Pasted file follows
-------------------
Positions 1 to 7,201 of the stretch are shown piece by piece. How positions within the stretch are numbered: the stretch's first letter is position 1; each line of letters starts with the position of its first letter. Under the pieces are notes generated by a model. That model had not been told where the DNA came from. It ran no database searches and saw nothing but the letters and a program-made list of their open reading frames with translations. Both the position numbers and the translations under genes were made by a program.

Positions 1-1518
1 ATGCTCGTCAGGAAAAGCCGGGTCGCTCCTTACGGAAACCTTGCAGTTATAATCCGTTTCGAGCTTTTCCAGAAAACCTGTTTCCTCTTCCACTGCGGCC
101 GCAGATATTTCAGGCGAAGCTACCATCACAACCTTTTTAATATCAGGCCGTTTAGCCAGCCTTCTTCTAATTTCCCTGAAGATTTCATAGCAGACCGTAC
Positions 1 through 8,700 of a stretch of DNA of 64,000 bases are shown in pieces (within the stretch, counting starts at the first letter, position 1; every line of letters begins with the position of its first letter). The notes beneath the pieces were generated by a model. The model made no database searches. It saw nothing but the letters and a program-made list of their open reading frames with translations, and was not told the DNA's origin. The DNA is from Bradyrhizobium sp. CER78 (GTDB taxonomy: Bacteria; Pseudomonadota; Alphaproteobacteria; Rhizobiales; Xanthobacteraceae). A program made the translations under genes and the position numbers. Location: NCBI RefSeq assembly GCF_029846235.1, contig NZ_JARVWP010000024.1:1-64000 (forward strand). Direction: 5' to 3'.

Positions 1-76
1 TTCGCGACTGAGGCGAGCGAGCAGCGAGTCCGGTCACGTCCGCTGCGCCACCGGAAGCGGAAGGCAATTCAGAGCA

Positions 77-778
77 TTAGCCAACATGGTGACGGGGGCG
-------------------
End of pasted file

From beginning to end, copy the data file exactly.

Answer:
Positions 1 to 7,201 of the stretch are shown piece by piece. How positions within the stretch are numbered: the stretch's first letter is position 1; each line of letters starts with the position of its first letter. Under the pieces are notes generated by a model. That model had not been told where the DNA came from. It ran no database searches and saw nothing but the letters and a program-made list of their open reading frames with translations. Both the position numbers and the translations under genes were made by a program.

Positions 1-1518
1 ATGCTCGTCAGGAAAAGCCGGGTCGCTCCTTACGGAAACCTTGCAGTTATAATCCGTTTCGAGCTTTTCCAGAAAACCTGTTTCCTCTTCCACTGCGGCC
101 GCAGATATTTCAGGCGAAGCTACCATCACAACCTTTTTAATATCAGGCCGTTTAGCCAGCCTTCTTCTAATTTCCCTGAAGATTTCATAGCAGACCGTAC
Positions 1 through 8,700 of a stretch of DNA of 64,000 bases are shown in pieces (within the stretch, counting starts at the first letter, position 1; every line of letters begins with the position of its first letter). The notes beneath the pieces were generated by a model. The model made no database searches. It saw nothing but the letters and a program-made list of their open reading frames with translations, and was not told the DNA's origin. The DNA is from Bradyrhizobium sp. CER78 (GTDB taxonomy: Bacteria; Pseudomonadota; Alphaproteobacteria; Rhizobiales; Xanthobacteraceae). A program made the translations under genes and the position numbers. Location: NCBI RefSeq assembly GCF_029846235.1, contig NZ_JARVWP010000024.1:1-64000 (forward strand). Direction: 5' to 3'.

Positions 1-76
1 TTCGCGACTGAGGCGAGCGAGCAGCGAGTCCGGTCACGTCCGCTGCGCCACCGGAAGCGGAAGGCAATTCAGAGCA

Positions 77-778
77 TTAGCCAACATGGTGACGGGGGCG